Ecological forecasting soon to join weather forecasting

ARLINGTON, Virginia, September 22, 2004 (ENS): A new national ecological network is in the works that will allow scientists to predict changes in the nation's ecosystems and their consequences just as the U.S. network of meteorological stations allows forecasters to predict changes in the weather.

Work on the National Ecological Observatory Network (NEON) is advancing. When complete, it will be the first national ecological observation system designed to answer scientific questions at regional and continental scales to enable ecological forecasting.

Bruce Hayden, an ecologist at the University of Virginia and principal investigator for the project, along with William Michener, associate director of the National Science Foundation's Long Term Ecological Research Network, will direct the NEON project office at the American Institute of Biological Sciences (AIBS) headquarters in Washington, D.C.

With a two year, $6 million cooperative agreement from the National Science Foundation, the institute will set up a NEON Design Consortium and Project Office to develop a blueprint for the network and a plan for its implementation.

NEON is envisioned as field and lab instrumentation deployed across the United States. Plans call for it to be integrated via cyberinfrastructure into a continent wide research platform.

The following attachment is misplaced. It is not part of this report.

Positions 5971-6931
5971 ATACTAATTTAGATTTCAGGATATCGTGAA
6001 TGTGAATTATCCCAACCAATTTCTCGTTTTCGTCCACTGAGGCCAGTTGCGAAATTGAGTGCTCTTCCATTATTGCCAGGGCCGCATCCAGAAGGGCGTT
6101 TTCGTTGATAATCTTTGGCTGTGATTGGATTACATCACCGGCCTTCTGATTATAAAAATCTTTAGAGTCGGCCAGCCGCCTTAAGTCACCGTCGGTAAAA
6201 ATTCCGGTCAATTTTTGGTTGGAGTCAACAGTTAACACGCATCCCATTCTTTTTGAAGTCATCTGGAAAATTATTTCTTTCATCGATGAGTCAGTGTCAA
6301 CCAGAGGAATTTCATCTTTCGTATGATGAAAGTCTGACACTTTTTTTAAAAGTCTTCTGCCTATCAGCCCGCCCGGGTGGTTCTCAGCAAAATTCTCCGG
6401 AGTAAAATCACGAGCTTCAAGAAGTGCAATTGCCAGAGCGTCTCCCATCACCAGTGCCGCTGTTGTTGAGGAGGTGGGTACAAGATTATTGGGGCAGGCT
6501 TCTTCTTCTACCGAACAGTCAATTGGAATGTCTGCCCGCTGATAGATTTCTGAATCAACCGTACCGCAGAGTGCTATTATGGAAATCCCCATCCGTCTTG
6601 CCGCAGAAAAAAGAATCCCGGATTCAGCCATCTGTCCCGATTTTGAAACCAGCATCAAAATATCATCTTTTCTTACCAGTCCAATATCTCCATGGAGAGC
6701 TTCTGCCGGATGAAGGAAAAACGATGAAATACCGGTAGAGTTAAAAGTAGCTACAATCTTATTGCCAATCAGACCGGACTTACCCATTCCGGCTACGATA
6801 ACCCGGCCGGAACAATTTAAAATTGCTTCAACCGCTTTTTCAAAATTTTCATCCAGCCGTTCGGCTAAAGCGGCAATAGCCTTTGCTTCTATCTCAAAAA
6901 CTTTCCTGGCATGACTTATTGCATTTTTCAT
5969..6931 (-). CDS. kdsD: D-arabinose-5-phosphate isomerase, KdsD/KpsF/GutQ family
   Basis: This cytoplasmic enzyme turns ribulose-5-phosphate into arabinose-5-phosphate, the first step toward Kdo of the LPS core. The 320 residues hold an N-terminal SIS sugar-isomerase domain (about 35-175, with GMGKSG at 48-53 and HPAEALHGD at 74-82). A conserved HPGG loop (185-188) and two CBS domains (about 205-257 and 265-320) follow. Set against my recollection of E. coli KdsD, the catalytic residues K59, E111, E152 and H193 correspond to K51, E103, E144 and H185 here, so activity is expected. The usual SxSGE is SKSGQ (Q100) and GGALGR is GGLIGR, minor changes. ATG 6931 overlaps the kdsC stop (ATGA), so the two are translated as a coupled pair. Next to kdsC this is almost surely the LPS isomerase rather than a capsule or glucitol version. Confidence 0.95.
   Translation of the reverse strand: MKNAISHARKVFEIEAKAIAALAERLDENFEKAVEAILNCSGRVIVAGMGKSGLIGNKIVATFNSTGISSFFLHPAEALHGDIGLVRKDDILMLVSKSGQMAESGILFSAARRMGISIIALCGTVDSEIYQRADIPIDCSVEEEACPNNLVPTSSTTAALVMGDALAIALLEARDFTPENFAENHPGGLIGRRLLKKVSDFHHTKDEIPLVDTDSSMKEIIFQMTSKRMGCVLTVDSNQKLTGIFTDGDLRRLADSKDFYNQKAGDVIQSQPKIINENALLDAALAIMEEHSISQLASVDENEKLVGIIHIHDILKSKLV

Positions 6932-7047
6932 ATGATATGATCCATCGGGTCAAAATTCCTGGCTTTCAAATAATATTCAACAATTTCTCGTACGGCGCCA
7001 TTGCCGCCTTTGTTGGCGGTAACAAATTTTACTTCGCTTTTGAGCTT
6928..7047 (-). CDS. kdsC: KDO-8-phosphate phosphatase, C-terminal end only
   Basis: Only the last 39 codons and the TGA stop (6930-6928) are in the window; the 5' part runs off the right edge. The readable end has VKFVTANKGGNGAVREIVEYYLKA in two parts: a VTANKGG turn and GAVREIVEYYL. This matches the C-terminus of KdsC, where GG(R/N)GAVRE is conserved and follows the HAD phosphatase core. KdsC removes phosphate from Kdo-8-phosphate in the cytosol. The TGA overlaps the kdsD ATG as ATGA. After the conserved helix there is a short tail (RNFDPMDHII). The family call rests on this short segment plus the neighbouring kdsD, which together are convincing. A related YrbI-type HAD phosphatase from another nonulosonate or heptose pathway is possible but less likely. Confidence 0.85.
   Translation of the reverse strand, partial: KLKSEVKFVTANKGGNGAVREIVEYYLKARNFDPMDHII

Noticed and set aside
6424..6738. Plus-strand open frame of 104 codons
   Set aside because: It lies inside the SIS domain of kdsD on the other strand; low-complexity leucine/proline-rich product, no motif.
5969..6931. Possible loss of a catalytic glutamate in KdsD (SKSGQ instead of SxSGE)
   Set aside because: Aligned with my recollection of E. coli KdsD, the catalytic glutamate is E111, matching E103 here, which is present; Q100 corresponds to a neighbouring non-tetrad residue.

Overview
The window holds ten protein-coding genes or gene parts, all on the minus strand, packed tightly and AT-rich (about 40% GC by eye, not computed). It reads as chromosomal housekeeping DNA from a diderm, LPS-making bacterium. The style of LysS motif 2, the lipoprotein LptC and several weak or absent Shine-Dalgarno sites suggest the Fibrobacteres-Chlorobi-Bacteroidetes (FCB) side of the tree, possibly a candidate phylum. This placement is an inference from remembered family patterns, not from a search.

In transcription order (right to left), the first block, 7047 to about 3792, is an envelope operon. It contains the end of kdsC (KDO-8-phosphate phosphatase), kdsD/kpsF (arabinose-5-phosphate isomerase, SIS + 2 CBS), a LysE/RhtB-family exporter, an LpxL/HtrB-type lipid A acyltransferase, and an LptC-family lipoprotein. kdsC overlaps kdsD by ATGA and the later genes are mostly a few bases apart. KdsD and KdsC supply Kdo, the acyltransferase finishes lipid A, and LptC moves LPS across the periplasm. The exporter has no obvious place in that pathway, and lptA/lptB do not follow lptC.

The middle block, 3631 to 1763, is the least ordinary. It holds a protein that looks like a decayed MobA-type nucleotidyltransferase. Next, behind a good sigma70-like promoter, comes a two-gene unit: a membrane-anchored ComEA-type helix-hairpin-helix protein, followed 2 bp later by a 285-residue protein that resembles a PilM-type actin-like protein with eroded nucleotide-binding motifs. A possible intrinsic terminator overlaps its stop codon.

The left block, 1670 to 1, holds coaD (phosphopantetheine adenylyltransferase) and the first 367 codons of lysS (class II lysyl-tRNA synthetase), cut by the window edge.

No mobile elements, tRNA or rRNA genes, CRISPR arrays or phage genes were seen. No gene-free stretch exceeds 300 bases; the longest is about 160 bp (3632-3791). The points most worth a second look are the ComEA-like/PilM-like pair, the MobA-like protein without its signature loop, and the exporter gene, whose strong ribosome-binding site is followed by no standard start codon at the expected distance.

"Once built, NEON will transform ecological research." said Mary Clutter, the assistant director of the directorate for biological sciences. "It will create new collaborative environments - bringing together ecologists, engineers, social, physical, computer, and earth scientists - to investigate ecological phenomena that span large geographical areas and long periods of time."

Liz Blood, National Science Foundation program director for NEON, says, "The most pressing challenges facing the nation's biosphere - the impact of climate change on forests and agriculture, the emergence and spread of infectious diseases, and the causes and consequences of invasive species - result from complex interactions between human, natural and physical systems.

"These systems are large spatially, change over time, and cross all levels of biological organization," she said. "To better understand them and forecast biological change, ecologists need a new tool to study the structure and dynamics of ecosystems in the United States."

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